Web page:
The number of workers in the United States has continued to shrink as companies struggle to find employees for their openings.
“The hope for many to achieve a soft landing is that you meet in the middle, with demand cooling and labor supply picking up, and we reach a much healthier balance between the two,”[ads1]; said Michael Pugliese, economist at Wells Fargo. Wall Street Journal Sunday. “But if labor supply levels off or continues to fall, you’ll need to reduce demand even more to cool wage growth.”
According to Labor Department data, the number of workers in the United States has fallen by 400,000 since March, a troubling sign after the number of workers approached pre-pandemic levels earlier this year. The total labor force is now about 600,000 smaller than it was in early 2020, just before sweeping COVID-19 restrictions plunged the economy into recession.
The labor shortage has fueled fears that the economy will not achieve the “soft landing” many had hoped for as restrictions have been lifted, with some economists saying the imbalance between supply and demand for labor represents the biggest threat to the US economy.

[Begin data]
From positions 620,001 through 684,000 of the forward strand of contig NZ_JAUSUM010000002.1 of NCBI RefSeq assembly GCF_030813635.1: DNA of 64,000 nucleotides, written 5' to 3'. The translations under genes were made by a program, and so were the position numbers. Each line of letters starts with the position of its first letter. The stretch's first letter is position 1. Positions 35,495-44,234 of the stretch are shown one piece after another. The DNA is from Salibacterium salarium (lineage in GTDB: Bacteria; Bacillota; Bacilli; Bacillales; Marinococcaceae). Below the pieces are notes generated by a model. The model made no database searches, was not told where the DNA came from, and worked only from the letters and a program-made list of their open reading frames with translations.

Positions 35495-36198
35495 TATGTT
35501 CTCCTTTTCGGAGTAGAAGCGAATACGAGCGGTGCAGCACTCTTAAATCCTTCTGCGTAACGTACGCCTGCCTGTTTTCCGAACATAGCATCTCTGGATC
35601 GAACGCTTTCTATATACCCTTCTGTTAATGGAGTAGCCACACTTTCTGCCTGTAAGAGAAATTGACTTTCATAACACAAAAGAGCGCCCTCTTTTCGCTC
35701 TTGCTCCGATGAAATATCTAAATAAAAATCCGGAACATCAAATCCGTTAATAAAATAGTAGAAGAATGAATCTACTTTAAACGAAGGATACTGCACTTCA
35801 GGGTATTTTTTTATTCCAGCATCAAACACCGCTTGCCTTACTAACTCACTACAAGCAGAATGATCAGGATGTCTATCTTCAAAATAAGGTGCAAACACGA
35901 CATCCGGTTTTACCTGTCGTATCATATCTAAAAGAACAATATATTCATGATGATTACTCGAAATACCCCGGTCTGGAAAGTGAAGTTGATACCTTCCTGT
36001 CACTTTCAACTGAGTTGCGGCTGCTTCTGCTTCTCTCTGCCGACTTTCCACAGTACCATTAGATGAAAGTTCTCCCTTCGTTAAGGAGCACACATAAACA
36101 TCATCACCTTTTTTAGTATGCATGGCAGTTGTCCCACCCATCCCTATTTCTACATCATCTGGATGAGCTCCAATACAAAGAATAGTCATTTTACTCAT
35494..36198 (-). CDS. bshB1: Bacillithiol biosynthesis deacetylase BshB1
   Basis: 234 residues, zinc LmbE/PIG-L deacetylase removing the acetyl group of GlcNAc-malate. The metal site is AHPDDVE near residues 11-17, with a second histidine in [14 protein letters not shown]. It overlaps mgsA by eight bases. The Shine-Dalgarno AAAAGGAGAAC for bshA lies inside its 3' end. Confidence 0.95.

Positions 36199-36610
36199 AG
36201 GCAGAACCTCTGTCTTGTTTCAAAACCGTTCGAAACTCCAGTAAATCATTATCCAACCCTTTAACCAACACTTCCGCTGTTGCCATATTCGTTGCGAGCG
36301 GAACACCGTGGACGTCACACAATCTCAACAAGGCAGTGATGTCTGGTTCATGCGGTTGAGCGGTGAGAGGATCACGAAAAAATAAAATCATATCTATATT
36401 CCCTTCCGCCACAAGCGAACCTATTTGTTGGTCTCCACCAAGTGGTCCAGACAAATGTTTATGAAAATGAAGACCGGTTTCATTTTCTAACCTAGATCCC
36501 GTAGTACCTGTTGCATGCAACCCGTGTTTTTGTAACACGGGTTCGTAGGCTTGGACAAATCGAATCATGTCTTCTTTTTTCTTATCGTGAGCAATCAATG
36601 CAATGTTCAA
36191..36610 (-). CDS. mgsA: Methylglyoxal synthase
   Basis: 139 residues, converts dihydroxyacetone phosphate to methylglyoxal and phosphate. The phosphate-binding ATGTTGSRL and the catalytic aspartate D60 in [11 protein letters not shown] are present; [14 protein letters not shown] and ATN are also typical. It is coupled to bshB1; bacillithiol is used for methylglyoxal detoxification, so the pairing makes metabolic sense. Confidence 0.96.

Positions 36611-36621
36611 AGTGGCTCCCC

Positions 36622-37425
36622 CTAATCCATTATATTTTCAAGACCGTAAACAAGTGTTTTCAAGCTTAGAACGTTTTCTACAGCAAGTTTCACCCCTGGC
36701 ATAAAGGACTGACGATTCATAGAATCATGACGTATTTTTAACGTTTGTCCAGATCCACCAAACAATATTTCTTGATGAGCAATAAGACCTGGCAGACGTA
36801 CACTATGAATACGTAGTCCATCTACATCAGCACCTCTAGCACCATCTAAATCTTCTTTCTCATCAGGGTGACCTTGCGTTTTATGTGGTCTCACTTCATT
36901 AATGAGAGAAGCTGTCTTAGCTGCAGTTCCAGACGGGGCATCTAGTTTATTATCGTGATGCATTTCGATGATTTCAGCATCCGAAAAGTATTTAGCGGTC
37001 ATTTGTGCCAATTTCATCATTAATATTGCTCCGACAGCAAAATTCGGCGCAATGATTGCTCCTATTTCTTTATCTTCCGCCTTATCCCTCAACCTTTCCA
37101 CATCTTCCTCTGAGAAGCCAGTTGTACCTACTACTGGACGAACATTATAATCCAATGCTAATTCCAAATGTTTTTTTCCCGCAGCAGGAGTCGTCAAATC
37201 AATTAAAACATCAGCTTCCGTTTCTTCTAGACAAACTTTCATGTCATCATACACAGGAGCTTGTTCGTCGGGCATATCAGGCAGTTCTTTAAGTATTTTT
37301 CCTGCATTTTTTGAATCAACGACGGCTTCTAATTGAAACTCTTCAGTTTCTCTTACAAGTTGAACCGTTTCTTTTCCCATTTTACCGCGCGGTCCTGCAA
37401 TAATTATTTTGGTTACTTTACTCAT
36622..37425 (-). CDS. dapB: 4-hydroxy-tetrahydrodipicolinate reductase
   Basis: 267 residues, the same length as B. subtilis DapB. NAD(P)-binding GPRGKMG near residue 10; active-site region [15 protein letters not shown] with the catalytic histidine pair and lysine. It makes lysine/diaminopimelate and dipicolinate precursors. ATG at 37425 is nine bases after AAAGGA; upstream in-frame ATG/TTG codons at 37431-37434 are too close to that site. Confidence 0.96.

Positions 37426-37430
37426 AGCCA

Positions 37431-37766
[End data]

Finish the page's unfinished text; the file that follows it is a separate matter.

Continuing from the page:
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The labor force participation rate, which measures the percentage of Americans over the age of 16 who are working or looking for work, fell to 62.1% in July after peaking at 62.4% earlier this year. The figure is also much lower than the 63.4% rate that was recorded before the pandemic, according to the Ministry of Labour.
The shortage has also contributed to almost four decades of high inflation, which was 8.5% in July. While energy shortages and supply chain problems that fueled inflation last year have begun to ease, these pressures have been replaced by a tight labor market that has seen private sector wages and salaries grow by 5.7% since last year.
The Fed has tried to curb inflation by raising interest rates, which economists say could also cool demand for labor. Meanwhile, workers currently participating in the labor market are seeing their roles expand as companies struggle to fill gaps in their organization.
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“While wages have risen, they may not have risen enough to compensate for the fact that when everyone is understaffed, it means you have to do extra work,” Peter Berezin, chief strategist at BCA Research, told Wall Street. Journal. “Employers may have to raise wages significantly in [inflation-adjusted] terms, which would make the Fed’s life more difficult.”